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Cover image for Extract handwritten data from paper forms using Azure Form Recognizer with supervised learning

Extract handwritten data from paper forms using Azure Form Recognizer with supervised learning

Zean Qin
Full stack software developer & machine learning enthusiast.
Originally published at zean.be ・8 min read

Background

At the shift changeover in most hospitals, a paper form is completed to summarise the last shift and highlight key aspects of the upcoming shift. As an example, a completed form could look like below.

An example of a completed Change of Shift Huddle form

These completed forms are gathered together at a later point, and a person will go through each and manually enter the data on a computer. The recorded data can then be fed into an analytical system to generate insights.

The goal of the project

The main goal of this project is to streamline the data collection process by building a tool that,

  • the users can use to take a picture of the completed forms using their smart phones,
  • the tool then automatically extracts the data and pre-fills the form, and
  • the user can review and save the data.

The user can choose to either take the picture and upload it immediately after completing the form, or take pictures of multiple completed forms at a later point.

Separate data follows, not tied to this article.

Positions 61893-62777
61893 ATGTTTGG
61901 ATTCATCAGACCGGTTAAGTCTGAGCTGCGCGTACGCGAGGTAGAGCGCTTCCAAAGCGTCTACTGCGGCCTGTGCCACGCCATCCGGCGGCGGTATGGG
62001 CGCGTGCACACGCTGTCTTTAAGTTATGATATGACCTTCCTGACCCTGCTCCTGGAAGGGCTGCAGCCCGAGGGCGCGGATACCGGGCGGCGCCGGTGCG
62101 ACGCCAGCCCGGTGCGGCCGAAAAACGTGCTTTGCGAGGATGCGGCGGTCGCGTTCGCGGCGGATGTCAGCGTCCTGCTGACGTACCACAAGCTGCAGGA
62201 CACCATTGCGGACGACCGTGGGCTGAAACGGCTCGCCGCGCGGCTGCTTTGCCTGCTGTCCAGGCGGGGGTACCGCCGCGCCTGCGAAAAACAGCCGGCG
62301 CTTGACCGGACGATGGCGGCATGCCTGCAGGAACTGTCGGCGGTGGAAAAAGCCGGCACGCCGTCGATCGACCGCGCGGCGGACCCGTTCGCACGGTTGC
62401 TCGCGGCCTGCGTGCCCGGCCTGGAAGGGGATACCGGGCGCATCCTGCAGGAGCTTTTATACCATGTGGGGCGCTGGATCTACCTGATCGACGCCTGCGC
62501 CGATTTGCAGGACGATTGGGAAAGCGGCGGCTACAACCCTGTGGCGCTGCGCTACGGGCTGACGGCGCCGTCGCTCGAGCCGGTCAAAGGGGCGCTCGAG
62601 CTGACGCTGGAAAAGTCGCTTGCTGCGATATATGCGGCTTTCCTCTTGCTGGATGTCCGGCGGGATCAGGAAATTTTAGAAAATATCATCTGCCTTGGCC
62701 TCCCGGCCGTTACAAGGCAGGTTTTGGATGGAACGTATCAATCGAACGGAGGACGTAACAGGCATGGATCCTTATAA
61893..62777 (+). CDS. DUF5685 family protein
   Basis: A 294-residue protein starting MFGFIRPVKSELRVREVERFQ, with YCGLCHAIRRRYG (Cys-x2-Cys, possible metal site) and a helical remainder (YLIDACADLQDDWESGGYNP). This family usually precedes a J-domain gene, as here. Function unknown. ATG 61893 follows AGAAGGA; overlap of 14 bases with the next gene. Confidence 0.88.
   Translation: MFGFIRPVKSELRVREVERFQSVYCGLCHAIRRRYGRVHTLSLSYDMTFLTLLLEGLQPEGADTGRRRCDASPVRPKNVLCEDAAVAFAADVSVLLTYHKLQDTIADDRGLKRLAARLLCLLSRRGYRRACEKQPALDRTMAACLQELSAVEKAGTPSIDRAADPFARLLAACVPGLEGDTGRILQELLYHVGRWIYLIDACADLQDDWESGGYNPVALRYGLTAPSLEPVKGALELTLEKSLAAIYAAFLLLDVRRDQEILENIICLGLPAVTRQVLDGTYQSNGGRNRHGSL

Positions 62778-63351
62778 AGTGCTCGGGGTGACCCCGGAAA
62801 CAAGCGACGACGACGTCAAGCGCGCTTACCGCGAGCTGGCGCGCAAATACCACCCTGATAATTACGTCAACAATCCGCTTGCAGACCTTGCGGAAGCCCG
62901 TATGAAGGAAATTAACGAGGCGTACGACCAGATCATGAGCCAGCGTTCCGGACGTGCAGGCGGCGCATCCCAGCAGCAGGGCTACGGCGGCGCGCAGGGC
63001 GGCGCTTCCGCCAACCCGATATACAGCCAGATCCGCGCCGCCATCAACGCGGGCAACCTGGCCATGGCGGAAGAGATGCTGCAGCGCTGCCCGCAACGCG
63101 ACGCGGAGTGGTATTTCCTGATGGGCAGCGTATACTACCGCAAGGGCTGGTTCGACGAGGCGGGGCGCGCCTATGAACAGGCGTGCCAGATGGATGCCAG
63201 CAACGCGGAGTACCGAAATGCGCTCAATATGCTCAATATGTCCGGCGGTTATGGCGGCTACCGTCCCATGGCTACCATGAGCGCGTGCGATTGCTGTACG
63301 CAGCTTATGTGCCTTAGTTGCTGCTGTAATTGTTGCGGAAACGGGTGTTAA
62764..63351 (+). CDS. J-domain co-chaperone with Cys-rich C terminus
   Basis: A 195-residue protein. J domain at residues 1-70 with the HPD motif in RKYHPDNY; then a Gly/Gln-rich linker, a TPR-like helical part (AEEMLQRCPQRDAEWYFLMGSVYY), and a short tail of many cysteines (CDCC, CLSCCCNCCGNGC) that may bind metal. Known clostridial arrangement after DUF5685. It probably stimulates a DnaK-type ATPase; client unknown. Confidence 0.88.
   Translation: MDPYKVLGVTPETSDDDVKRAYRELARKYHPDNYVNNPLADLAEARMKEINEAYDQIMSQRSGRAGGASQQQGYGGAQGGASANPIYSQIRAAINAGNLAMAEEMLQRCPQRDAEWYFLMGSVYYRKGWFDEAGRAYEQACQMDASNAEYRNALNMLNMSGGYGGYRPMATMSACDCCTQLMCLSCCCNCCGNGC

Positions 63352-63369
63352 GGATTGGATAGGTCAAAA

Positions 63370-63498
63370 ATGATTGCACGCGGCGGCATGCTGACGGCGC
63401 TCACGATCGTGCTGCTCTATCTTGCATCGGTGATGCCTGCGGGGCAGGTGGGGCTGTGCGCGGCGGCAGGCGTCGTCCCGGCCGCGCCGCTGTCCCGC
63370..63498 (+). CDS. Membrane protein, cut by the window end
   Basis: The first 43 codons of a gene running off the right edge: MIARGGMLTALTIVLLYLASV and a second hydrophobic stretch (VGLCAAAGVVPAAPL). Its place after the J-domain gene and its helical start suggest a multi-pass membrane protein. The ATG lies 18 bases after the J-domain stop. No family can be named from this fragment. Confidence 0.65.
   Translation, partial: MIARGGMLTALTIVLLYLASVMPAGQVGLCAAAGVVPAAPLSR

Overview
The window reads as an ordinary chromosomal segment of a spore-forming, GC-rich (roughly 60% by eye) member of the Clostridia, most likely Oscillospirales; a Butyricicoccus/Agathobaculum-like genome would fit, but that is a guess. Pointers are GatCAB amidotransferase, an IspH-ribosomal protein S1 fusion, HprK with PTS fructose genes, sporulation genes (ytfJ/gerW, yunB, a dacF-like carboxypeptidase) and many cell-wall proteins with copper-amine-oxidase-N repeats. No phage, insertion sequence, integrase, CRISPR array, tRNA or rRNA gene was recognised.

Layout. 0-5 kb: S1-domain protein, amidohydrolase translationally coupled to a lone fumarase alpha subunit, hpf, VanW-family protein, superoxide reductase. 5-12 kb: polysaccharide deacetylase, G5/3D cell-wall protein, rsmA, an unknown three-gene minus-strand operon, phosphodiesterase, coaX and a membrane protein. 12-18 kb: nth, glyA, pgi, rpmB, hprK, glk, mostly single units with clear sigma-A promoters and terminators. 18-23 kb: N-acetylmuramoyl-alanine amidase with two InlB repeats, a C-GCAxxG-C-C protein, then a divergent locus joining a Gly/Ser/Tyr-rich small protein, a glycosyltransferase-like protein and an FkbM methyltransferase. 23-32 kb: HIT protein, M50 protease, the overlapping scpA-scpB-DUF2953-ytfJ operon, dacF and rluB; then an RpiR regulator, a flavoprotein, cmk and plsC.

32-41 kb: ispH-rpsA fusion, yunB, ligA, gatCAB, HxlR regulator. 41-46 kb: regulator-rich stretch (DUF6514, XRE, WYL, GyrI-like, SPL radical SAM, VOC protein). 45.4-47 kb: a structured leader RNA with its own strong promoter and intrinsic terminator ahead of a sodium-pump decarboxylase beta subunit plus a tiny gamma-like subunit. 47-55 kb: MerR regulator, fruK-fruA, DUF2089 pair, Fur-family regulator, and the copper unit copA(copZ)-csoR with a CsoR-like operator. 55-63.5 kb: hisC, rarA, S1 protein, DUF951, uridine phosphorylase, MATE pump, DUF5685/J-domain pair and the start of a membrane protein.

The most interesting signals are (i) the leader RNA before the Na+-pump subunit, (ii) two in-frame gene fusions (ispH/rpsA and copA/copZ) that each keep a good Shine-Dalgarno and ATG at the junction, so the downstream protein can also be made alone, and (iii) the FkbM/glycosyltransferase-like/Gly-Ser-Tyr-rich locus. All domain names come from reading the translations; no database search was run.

A few other features include,

  • providing a digital version of the form that the user can fill in directly on their phone/tablet,
  • saving the original image along with the extracted data,
  • linking data e.g. Unit, Users etc. to existing entities in the system.

Demo

At Riberry, we build a platform for collecting data and generating insights within hospital environments, as well as delivering clinical improvement programs. This article only focuses on extracting data from paper forms using OCR - a feature on the data collection side of things.

And below is a demo of how data is extracted from a paper form and entered into the system.

Extracting data from a Change of Shift Huddle form

Architecture overview

We're using the Form Recognizer service from Microsoft to extract data from the forms. More specifically, we've trained a custom model, instead of using the pre-built models, to better handle the structure of the forms that our clients use.

At the very high level, we will train a model first. The users can then upload photos of the filled forms via the frontend (a.k.a Riberry) to the API called Rumble. Rumble then uses the trained model to extract data from the form and transforms and cleans up the extracted data before sending it back to the user. The image below has a more detailed explanation of this process.

Architecture Overview

Train the model

Note: the focus of this article is to showcase the final product and to reflect on the lessons learnt in adding the OCR support, rather than a step-by-step guide on how to use the Azure Form Recognizer service. There is no point in writing a guide either; you can't really beat their documentation and examples.

If you're looking at learning how to use the Form Recognizer service, I highly recommend reading through their documentation - it's really the most effective way.

At the core of the Form Recognizer service is a set of REST APIs that allow you to train a model by using supervised/unsupervised machine learning, manage (e.g. list, delete, copy) models, and extract data using custom/pre-built models.